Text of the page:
The 1 Question A Urologist Asks Every Patient – Your Answer Reveals A Lot About Your Health

Dr. Yaniv Larish told us what we should be feeling and seeing when we pee — and what may be a sign that it's time to visit a doctor.
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Dr. Yaniv Larish sees dozens of patients each week at Fifth Avenue Urology in New York City. A urologist and surgeon, he treats all kinds of conditions, from complex kidney stones to incontinence to urologic cancers. But no matter why someone ends up in his exam room, he asks the same question at every initial consultation: “Is your bladder being nice to you?”

That’s what he recently told us — Raj Punjabi and Noah Michelson, the hosts of HuffPost’s “Am I Doing It Wrong?” podcast — when he dropped by our studio to talk about all of the ways we might be peeing wrong and how to do it better.

Listen to the full episode by clicking play:

“They go, ‘What do you mean?’” Larish said of his patients. “It’s meant to be an open question, right? This is your moment to tell me about your bladder. So, is it nice or not nice?”

It turns out that “nice” and “not nice” can apply to a lot of different things — like how often we’re peeing, what we feel while we’re peeing, and what we might be seeing when we look into the toilet after we’ve finished — and can involve more organs than just the bladder.

As for how many times a day you should be peeing, “there’s no magic number,” he told us.

“There’s no ‘normal.’ It doesn’t work that way, because if you are stranded in the Sahara desert under the baking sun and 120-degrees heat, your kidneys are going to do everything possible to hold on to every drop of water that they can,” he said.

“On the other extreme, if you’re, say, a college-going frat guy or gal, and you’re pounding those beers on a Saturday night ... you’re going to make a lot more. So I think that the question is not ‘how often are you peeing?’ It’s more ‘are you hydrated enough or overly hydrated,’ and what is the point at which everything is sort of normal?”

One thing Larish is certain about is what a typical healthy person should experience when they’re urinating.

“Most people associate peeing with pushing, and in reality, peeing has to do with relaxation. ... The most important thing is you should be relaxed,” he told us. “And you will know [that everything is working correctly] if it’s coming out easily, if it all comes out in one shot very quickly and then stops. We don’t want to see hesitation before it comes out. We don’t want to see a prolonged standing time where you’re just sort of there. ... And at the end, we don’t want to be dribbling after or having the urge to pee two seconds after we peed. So it’s not so much ‘am I doing it wrong?’ It’s more ‘is there an issue?’ And if you’re not just peeing all in one shot in a relaxed way, then there’s probably an issue that can be dealt with.”

We also might become aware of an issue based on what our pee looks like or what we see in the bowl.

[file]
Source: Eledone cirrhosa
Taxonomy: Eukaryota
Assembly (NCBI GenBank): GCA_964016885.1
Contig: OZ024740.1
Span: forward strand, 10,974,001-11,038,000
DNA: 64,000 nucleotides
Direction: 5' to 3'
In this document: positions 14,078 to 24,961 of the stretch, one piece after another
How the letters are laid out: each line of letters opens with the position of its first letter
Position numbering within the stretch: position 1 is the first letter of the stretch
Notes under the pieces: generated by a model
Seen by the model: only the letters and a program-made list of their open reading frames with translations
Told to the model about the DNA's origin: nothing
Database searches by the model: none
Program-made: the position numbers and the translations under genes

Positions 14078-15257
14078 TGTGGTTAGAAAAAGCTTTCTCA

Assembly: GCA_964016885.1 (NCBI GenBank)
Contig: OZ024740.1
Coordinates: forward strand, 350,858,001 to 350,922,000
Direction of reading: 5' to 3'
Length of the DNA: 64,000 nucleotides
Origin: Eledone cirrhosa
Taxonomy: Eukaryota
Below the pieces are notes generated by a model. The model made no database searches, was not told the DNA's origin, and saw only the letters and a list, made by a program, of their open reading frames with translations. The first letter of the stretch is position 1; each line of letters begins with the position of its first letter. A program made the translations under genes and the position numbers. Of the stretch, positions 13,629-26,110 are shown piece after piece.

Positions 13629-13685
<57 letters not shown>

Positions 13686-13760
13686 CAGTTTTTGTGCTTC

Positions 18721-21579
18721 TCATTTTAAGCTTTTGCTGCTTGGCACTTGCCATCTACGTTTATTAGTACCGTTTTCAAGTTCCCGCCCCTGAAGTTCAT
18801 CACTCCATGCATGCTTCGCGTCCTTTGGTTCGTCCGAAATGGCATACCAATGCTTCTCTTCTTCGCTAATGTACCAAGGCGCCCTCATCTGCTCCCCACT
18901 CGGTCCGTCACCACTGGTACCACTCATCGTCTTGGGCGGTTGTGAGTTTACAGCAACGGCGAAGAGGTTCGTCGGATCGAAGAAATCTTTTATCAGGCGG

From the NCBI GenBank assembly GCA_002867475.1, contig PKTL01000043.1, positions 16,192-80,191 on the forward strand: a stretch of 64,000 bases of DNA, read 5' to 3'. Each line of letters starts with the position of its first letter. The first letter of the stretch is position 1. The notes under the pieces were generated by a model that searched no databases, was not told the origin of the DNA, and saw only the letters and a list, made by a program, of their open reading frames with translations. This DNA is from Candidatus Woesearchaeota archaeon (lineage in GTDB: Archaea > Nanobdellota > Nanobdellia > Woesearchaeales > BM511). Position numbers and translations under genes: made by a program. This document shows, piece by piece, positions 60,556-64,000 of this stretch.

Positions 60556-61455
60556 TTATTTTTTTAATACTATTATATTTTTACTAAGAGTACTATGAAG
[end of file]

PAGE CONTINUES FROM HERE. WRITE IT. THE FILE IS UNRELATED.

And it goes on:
“The presence of blood in the urine is abnormal — always,” Larish told us. “It needs to be investigated ... regardless of whether you see your urine being red in colour. When we find a young person with blood in the urine and concentrated urine, it’s a pretty good predictor of having a [kidney] stone. If you’re an older person and you have blood in the urine, and you have a smoking history, that may be a good clue that there’s something more nefarious going on, that maybe there’s a cancer somewhere.”

Other things to watch out for are the presence of any sort of mucus, which Larish said is “concerning,” and gravel or sand at the bottom of the toilet.

“If you then see little sand particulate in your toilet, that’s a pretty big red flag” for the beginning of a kidney stone, he said.

Another unexpected sign that there might be something wrong? If you’re passing gas every time you urinate.

“The bladder needs to contract on its own — it’s a muscle on its own, not connected to anything else,” Larish noted. “So if you’re farting, that means that you’re using abdominal musculature, right? You’re increasing the entire intra-abdominal pressure in order to squeeze on the bladder. So I tell people, if you find yourself farting in order to initiate a pee or in order to get the last third of your urine out, there’s something going on that needs to be evaluated.”

Ultimately, Larish’s advice for keeping all things urologic as “nice” as possible boils down to just a few tips.

“[You] should be thinking about nothing when [you’re] peeing,” he said. “It should be blank Zen. That’s the golden rule. I think you want to be hydrated, but not overly hydrated. Everything has to be in moderation. Not overdoing it with supplements, if they’re not necessary. Being tuned in to your body is probably the most important part. If you see that something has changed, like, ‘I haven’t woken up at night in 20 years to pee, and in the last three weeks, I’m waking up three times a night to pee, and it’s really disruptive,’ yeah, that’s a big difference in baseline. That’s abnormal, so something is happening. And if you have changes to your body that you’re attuned to, then getting an expert opinion and figuring out if there’s an issue is a reasonable thing to do.”

We also chatted about why some people are pee-shy (and how to help overcome this feeling), whether urine is truly sterile, whether you should drink it if you’re marooned on a desert island, and much more.

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